What are the Different Types of Creditor “Claims” Under the Bankruptcy Code?
A “claim” is a right to payment, whether or not such right is reduced to judgment, liquidated, unliquidated, fixed, contingent, matured, unmatured, disputed, undisputed, legal, equitable, secured or unsecured. A claim may also be the right to an equitable remedy for breach of performance if the breach gives rise to a right to payment, whether or not such right to an equitable remedy is reduced to judgment, fixed, contingent, matured, unmatured, disputed, undisputed, secured, or unsecured. A “debt” is a liability on a claim.
Claims arise for bankruptcy purposes when all transactions or acts necessary for liability occur. For government claims, there must also be some prepetition relationship. It may be contact, exposure, impact, or privity between the United States and the debtor such that the government is able to fairly contemplate that it might have a claim against the debtor. A claim arises regardless of enforcement efforts or of whether the claim is contingent, unliquidated, or unmatured when the petition is filed.
Filing of Claims
The bar date establishes the date by which proofs of claim must be filed against the estate. The bar date is similar to a statute of limitations and must be strictly observed. Filing a proof of claim is analogous to filing a complaint in a civil action for purposes of litigation authority. Creditor agencies may file if the agency has litigation authority or by arrangement with the Department of Justice. Filing is required. The only claims allowed to share in the bankruptcy estate are those for which proofs have been filed. A claim exists whether or not a proof of claim is filed. Filing is required only to permit creditor’s participation in the case.
Allowance of Claims
A properly filed proof of claim is prima facie evidence of the validity and the amount of the claim. Claims scheduled as undisputed, fixed, or liquidated in Chapters 9 and 11 are allowed even if no proof of claim is filed. A “party in interest” may object to the proof of claim. This becomes a “contested matter.” If the objection is joined with a demand for relief of the kind specified in Federal Rules of Bankruptcy Procedure, it becomes an adversary proceeding. Once the objector produces some evidence disputing the validity of a claim, the burden shifts to the claimant. The claimant bears the ultimate burden of establishing a valid claim by a preponderance of the evidence.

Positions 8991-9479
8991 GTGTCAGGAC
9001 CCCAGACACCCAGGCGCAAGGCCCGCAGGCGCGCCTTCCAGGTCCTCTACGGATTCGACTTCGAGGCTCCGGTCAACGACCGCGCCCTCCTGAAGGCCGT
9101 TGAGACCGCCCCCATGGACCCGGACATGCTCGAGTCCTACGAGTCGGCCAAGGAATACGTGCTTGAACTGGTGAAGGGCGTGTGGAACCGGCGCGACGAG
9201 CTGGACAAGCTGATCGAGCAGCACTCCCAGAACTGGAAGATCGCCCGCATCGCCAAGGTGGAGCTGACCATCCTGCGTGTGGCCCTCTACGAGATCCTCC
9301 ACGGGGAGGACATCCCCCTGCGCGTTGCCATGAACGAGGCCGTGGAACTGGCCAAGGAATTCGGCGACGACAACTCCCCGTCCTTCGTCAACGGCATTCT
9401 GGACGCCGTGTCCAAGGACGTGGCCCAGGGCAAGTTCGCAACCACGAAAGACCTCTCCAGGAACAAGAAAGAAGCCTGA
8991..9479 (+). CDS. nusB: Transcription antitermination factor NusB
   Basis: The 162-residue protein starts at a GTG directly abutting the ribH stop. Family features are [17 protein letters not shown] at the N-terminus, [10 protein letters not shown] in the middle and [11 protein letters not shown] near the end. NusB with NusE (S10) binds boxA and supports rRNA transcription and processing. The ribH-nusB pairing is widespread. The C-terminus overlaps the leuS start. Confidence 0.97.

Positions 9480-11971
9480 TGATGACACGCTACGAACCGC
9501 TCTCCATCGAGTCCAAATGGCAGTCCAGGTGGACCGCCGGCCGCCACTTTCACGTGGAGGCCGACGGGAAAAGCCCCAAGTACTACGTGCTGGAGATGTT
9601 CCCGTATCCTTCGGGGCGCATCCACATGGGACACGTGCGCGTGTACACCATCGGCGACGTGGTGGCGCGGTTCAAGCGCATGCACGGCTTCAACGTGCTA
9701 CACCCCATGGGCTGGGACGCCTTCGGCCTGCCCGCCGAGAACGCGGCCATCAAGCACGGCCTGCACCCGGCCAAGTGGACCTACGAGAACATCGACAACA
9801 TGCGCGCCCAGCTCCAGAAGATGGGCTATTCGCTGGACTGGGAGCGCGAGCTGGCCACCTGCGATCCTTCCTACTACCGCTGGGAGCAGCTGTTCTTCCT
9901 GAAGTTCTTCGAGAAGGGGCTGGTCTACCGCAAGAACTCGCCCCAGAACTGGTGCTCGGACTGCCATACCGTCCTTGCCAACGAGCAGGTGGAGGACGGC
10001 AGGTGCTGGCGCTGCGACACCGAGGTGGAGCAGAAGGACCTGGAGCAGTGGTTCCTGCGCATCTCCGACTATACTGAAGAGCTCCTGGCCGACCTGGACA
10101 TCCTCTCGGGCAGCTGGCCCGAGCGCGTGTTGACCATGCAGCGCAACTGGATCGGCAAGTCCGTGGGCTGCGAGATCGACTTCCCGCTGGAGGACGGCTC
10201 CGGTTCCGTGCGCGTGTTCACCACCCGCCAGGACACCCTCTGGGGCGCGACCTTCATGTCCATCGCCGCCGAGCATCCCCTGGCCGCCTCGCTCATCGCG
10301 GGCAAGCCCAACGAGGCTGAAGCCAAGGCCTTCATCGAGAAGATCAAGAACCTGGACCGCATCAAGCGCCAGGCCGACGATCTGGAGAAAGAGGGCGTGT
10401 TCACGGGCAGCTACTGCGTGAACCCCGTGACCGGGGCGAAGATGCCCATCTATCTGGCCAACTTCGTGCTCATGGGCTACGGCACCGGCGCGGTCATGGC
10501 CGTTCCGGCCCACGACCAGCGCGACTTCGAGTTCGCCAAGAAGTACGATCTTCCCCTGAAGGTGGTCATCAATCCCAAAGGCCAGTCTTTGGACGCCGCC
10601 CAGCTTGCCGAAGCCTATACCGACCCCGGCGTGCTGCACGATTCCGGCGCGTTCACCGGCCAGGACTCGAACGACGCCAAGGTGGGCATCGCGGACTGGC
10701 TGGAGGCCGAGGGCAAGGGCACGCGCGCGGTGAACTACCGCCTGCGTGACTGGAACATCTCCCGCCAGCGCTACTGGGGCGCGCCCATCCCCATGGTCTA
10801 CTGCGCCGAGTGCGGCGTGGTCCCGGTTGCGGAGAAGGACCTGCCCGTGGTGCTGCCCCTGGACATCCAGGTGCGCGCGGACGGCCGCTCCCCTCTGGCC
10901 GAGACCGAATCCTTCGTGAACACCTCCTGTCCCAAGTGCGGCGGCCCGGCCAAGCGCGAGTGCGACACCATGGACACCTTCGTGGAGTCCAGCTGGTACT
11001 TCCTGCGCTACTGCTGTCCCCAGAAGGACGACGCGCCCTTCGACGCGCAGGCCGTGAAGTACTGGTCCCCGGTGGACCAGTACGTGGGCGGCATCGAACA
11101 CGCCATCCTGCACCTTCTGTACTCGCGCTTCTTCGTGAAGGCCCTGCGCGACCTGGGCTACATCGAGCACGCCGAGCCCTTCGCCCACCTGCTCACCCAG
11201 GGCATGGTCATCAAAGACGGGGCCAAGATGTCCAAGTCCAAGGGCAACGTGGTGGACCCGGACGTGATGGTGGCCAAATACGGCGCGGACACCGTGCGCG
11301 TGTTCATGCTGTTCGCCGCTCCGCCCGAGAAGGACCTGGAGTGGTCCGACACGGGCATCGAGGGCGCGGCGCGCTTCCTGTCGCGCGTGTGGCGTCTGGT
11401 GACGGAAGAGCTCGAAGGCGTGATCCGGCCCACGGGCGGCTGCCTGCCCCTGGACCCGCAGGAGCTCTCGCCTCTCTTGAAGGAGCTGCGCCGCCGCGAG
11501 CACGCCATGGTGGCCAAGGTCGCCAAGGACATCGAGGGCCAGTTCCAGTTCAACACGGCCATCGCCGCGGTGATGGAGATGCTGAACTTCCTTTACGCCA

Priority unsecured claims include administrative expenses and several other categories of unsecured claims that receive priority in distribution of estate assets. A “superpriority” may be triggered by a failure of adequate protection for a secured claim or may be authorized as an inducement to provide postpetition financing. Priority claims are paid ahead of general unsecured creditors but may not be paid out of encumbered assets absent secured creditor consent.
Secured claims are defined as including “liens,” “security,” “security interest,” “security agreement” and “secured claim.” An allowed claim secured by a lien on property in which the estate has an interest, or that is subject to setoff, is a “secured claim” to the extent of the value of the creditor’s interest in the estate’s interest in the property, or the amount subject to setoff. A secured claim carries the right to “adequate protection” of collateral. Unavoided liens survive bankruptcy, but a secured creditor may be required to take action to protect the lien.